- The dohyo is covered by sand and the sumo wrestlers throw a pinch of salt to the stage, both of which represent purity in Shintoism.
- Before the wrestlers start taking on each other there is a dohyo entering ceremony led by a Shinto priest wearing white robes. Also before the ceremony, some chestnuts and cuttlefish are placed inside the ring to be presented to Shinto gods.
- The Yokozuna (champion sumo wrestler) wears white zigzag-shaped strips of paper, exactly the same as the mulberry papers hanging at the entrance of Shinto shrines.
- At the beginning, the wrestlers open their legs wide and stomp, this is to symbolically scare the demons that may be on or around the stage.
- The salt thrown on the stage is also commonly placed at the entrance of the buildings to ward off evil spirits.
- During the entering ceremony, sumo wrestlers wear decorative aprons called mawashi.
- The lowest-ranked enters the ring first and the highest-ranking enters the last just like other Japanese ceremonies.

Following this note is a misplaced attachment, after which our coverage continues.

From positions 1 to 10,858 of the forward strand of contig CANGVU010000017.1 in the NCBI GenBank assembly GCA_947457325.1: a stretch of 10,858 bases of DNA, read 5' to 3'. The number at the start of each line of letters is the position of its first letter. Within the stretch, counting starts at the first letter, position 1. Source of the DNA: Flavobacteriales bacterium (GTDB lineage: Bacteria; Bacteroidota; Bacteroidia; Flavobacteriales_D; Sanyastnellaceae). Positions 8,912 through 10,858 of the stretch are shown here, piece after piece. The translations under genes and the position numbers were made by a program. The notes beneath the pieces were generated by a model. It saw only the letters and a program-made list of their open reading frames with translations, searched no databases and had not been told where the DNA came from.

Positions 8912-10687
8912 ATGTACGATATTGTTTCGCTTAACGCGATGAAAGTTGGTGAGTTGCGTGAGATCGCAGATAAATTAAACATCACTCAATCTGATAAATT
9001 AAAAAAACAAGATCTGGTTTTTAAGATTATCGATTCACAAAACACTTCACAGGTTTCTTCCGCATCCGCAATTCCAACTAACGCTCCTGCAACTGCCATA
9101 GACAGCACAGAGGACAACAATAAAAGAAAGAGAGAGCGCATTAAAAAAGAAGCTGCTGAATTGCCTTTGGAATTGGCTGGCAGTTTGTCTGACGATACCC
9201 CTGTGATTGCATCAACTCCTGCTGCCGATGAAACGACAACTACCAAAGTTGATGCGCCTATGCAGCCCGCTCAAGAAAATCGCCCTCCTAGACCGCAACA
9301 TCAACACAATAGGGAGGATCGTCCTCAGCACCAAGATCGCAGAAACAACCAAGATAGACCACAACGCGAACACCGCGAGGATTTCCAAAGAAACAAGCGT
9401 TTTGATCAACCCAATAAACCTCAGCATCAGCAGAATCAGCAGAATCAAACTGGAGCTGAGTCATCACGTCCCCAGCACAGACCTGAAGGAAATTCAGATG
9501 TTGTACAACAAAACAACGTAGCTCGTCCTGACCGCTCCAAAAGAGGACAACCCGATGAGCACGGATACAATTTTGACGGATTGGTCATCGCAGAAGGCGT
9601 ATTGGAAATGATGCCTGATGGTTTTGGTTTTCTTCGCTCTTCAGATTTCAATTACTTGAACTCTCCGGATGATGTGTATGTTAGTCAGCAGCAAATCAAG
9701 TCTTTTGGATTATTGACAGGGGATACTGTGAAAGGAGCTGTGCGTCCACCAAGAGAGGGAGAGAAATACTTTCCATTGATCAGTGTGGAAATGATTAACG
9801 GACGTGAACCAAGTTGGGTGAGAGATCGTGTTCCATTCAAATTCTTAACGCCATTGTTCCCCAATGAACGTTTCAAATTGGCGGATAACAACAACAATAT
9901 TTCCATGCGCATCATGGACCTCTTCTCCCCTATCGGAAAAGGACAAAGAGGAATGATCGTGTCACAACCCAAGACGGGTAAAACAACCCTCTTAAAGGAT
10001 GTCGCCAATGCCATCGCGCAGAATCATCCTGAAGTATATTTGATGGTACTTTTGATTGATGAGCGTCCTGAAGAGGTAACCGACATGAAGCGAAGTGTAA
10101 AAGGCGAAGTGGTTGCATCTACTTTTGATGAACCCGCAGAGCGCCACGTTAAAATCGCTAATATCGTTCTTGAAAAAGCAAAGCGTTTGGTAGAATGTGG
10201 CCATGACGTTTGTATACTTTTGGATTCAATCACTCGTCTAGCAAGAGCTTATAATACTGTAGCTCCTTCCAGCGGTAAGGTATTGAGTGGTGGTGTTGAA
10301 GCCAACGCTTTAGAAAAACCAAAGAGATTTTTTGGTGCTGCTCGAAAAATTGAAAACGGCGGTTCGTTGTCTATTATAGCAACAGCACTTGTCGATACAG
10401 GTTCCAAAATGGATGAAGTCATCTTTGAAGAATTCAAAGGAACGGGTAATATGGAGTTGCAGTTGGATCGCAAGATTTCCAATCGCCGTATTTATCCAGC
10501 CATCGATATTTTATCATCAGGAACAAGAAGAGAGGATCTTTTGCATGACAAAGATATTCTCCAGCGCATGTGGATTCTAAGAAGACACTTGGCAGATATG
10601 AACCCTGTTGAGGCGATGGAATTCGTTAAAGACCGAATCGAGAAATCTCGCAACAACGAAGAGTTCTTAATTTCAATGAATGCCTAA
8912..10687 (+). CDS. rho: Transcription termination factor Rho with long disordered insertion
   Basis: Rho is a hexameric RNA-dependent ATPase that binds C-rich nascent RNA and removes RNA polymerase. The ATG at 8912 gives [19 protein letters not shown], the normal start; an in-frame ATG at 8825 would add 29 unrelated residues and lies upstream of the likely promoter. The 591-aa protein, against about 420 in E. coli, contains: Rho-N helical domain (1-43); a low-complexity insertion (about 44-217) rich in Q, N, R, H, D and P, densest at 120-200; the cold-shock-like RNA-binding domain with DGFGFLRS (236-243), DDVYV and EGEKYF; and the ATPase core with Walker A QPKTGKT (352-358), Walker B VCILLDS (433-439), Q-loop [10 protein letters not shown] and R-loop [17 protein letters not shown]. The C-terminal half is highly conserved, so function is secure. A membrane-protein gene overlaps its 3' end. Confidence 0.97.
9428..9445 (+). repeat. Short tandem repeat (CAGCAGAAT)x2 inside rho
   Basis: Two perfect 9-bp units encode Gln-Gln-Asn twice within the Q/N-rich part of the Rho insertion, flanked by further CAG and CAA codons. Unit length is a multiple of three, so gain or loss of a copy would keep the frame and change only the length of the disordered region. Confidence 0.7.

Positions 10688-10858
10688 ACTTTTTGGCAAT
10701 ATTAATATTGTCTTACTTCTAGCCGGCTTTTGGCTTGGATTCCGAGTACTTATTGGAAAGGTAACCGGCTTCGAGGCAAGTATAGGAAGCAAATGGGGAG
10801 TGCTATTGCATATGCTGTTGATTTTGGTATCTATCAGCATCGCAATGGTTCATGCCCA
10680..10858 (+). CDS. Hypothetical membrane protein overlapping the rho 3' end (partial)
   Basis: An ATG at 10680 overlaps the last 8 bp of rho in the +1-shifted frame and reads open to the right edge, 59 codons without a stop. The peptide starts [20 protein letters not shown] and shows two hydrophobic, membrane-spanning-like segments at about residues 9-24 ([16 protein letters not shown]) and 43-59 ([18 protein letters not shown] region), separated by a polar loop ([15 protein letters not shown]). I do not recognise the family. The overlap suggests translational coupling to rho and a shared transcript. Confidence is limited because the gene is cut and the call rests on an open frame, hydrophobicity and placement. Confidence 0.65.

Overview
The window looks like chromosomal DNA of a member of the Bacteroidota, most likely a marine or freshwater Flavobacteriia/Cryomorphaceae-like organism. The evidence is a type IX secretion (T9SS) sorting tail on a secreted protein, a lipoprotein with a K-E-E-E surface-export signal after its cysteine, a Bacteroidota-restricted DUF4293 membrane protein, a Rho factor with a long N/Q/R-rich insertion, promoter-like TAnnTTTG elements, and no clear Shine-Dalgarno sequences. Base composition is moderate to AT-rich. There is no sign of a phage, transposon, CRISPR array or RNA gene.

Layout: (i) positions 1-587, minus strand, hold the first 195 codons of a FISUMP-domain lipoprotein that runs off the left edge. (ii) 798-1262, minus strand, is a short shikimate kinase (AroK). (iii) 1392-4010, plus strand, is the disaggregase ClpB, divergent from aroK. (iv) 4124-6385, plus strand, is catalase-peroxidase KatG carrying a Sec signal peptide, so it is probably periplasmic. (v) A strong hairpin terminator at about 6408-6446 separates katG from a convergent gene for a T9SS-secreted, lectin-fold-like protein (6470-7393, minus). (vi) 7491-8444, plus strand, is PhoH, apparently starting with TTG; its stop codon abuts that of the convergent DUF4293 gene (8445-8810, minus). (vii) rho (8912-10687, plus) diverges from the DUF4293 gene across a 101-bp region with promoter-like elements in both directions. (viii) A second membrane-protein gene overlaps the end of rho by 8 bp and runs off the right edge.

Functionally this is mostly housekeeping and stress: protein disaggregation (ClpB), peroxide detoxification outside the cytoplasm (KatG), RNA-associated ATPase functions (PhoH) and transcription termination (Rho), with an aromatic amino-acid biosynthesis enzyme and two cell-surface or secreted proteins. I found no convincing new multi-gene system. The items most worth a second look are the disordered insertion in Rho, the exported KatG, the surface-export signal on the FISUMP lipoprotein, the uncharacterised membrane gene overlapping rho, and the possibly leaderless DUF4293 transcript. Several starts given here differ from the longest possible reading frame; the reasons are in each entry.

- In the end, the rikishi (sumo wrestlers) hold each other’s hand and hold up their aprons. This is an old samurai tradition to show that they are unarmed.
- The fringes of the ropes hanging from the belt symbolize the purified ropes in front of Shinto shrines that must always be in odd numbers (usually 17, 19, or 21 ) that are lucky in Shintoism.
- There are many foreign-born sumo wrestlers. The most famous one being Kotooshu from Bulgaria who has been wrestling in the top division.
– The first sumo match with the public spectators was organized by Oda Nobunaga in the late 1500s. Most sumo rules that exist today emerged in the 17th and 18th centuries during the Edo period.
– The wrestler that pushes the other side out of the ring or makes any part of his body (except the sole) touch the sand, wins the game. Also if the mawashi (loincloth) of the wrestler comes off, he loses the match.
– The wrestlers must put their both fists on the ground and jump simultaneously when the referee gives the sign. The referee points the gunbai (the war fan) in the direction of the side that wins the game. The winning side receives the envelopes with money if the game is sponsored (usually $300 per sponsor).